Wednesday, March 10, 2010

The Ten Plagues of Egypt:
A Foundational, Unavoidable Issue

For the most part, the texts of the Bible refer to the Ten Plagues as “wonders” and “acts,” etc., not as “plagues.” The word “plague” itself is from the Greek pleghé, meaning a blow so violent as to cause injuries and sometimes even death. Similarly, a footnote in the New American Bible states that the ancient Egyptian word pesach also means a stunning blow, as in the case of the death of the first-born, and this might be the origin of the Hebrew word pesach, which now means “Passover.” Some Jewish scholars say that the plagues were in the nature of military tactics against the Egyptians, so that the modern equivalent idea might be like that of the “shock and awe” campaign that was used in the early days of the Iraq War.

Before getting into any substantial analysis of that text, however, there is a fundamental and foundational issue that must be addressed --

How should we read the passages on the Plagues? Should we read the Plagues as a whole as literal history fact? Should we read each individual plague literally, or might we read one or more of them more metaphorically or as an application of hyperbole, without destroying the historical fact of the whole?

Or does it matter one way or the other? Will we miss the forest for the trees if we unduly focus on the question of the historicity of the Plagues?

Did the Plagues really happen? If they really happened historically, were they caused by nature or by God? Are the accounts in scripture purely mythical allegorical stories, or mythological explanations of naturally-caused disasters?

If they did not really happen, as some modern scholars might hold, then why would the Egyptians have let the Israelites go? Or did they? Clearly it would have taken a powerful, cataclysmic event for the Egyptians to allow tens of thousands, if not hundreds of thousands, of slave laborers to leave. (It took the United States a massive Civil War to free the slaves.)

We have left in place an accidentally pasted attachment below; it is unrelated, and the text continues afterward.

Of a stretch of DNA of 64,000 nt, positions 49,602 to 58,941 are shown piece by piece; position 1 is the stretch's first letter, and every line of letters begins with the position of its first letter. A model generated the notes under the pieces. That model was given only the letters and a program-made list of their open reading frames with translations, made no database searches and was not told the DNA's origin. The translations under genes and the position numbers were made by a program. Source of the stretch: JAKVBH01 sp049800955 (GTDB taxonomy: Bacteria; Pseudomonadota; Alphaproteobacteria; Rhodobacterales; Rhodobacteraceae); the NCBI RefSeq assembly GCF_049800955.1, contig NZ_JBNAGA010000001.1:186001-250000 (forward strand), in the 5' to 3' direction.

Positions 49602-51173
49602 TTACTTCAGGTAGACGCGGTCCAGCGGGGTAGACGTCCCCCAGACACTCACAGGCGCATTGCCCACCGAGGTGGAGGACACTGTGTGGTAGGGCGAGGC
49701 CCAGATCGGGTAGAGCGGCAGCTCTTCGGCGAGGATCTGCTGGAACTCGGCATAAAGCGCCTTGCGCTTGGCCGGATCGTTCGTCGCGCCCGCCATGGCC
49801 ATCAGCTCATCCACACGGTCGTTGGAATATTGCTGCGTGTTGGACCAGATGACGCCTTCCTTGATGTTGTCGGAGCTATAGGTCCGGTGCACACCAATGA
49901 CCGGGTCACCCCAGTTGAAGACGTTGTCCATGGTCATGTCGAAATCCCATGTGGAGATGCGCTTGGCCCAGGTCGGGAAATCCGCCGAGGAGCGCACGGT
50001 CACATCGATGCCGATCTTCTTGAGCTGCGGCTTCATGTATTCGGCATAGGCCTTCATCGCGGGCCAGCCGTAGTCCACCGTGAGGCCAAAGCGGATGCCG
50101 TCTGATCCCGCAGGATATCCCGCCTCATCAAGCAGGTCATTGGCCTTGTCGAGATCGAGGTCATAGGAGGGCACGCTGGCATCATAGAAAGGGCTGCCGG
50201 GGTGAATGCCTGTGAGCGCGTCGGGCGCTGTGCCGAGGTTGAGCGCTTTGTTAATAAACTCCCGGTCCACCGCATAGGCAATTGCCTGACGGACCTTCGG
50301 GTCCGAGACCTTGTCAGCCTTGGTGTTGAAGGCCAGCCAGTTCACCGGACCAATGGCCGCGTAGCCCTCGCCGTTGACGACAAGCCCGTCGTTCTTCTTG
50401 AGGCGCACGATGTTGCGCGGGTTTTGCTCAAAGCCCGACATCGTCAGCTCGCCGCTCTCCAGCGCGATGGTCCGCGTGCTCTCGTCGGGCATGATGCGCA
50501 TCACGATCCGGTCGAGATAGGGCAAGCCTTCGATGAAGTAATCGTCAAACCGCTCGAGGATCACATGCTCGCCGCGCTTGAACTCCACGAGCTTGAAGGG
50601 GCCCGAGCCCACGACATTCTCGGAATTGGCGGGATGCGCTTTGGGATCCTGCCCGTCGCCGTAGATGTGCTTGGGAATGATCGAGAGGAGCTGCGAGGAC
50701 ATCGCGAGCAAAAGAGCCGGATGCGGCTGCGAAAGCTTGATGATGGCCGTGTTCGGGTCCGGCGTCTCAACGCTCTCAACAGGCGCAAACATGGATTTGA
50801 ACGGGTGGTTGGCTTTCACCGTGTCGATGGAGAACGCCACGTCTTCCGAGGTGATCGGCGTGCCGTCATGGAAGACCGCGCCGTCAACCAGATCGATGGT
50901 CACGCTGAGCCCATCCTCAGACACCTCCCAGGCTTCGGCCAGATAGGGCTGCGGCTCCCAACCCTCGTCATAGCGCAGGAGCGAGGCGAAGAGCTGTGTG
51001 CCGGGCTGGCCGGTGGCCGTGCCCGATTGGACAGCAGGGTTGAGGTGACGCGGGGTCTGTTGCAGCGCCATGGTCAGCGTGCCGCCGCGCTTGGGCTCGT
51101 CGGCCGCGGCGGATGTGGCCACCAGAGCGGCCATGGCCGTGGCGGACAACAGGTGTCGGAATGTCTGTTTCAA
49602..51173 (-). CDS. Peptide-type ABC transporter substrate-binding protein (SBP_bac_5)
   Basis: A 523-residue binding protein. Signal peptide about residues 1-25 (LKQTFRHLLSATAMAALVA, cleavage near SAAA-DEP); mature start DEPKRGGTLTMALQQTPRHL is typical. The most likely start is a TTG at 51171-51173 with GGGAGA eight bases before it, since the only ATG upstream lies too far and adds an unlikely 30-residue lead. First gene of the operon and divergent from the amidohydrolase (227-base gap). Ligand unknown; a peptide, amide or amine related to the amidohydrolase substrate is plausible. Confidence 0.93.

If the Plagues did not actually happen, then we have a major problem because that calls into question the Exodus itself, and that calls into question whether Israel was ever in bondage in the first place.

However, God delivering Israel from bondage is the foundational event of the Old Testament and, hence, a foundational event of the New Testament. Indeed, the question of the historicity of the Plagues would seem to be on a par with the historicity of the Resurrection of Christ. If the Resurrection did not happen (as many modern scholars maintain), then Christianity is a lie. And if the Plagues did not happen, then the Exodus likely did not happen, and Salvation History is itself a lie.

It is clear then, that we cannot avoid the foundational question of the historicity of the Plagues, just as a Christian must inevitably answer the question: did Jesus rise from the dead or not?

It should be noted that extra-biblical historical sources have little, if any, mention of a large group of slaves leaving Egypt. However, it is not unusual that the most momentous acts and events of God should go unnoticed by mankind.

Next: Questions about God and the Plagues
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4 comments:

Jan said...

Here's a little extra for you - Jeff Cavins (Time Line of the Bible) says that the purpose of the plagues was to prove to the Egyptians that God was so much greater than their gods.

Each plague apparently corresponds to an Egyptian god; there's Hapi, who was the god of the Nile, and Heqt - the frog god (or goddess). But those were the only two we heard about so far.

Flexo said...

Yes, that is one major theme. For example, part of the reason for the plague of darkness was to show God is more powerful than Ra, the sun god.

Flexo said...
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Flexo said...

A large portion of Jewish history is God repeatedly having to confront and defeat polytheism and idolatry. That's a big reason why He promised Abraham, a guy from a family in southern Iraq that was itself polytheistic, not a land near home, but instead a far away land, to show that He was not only God of this place, but the God of that place and every other place.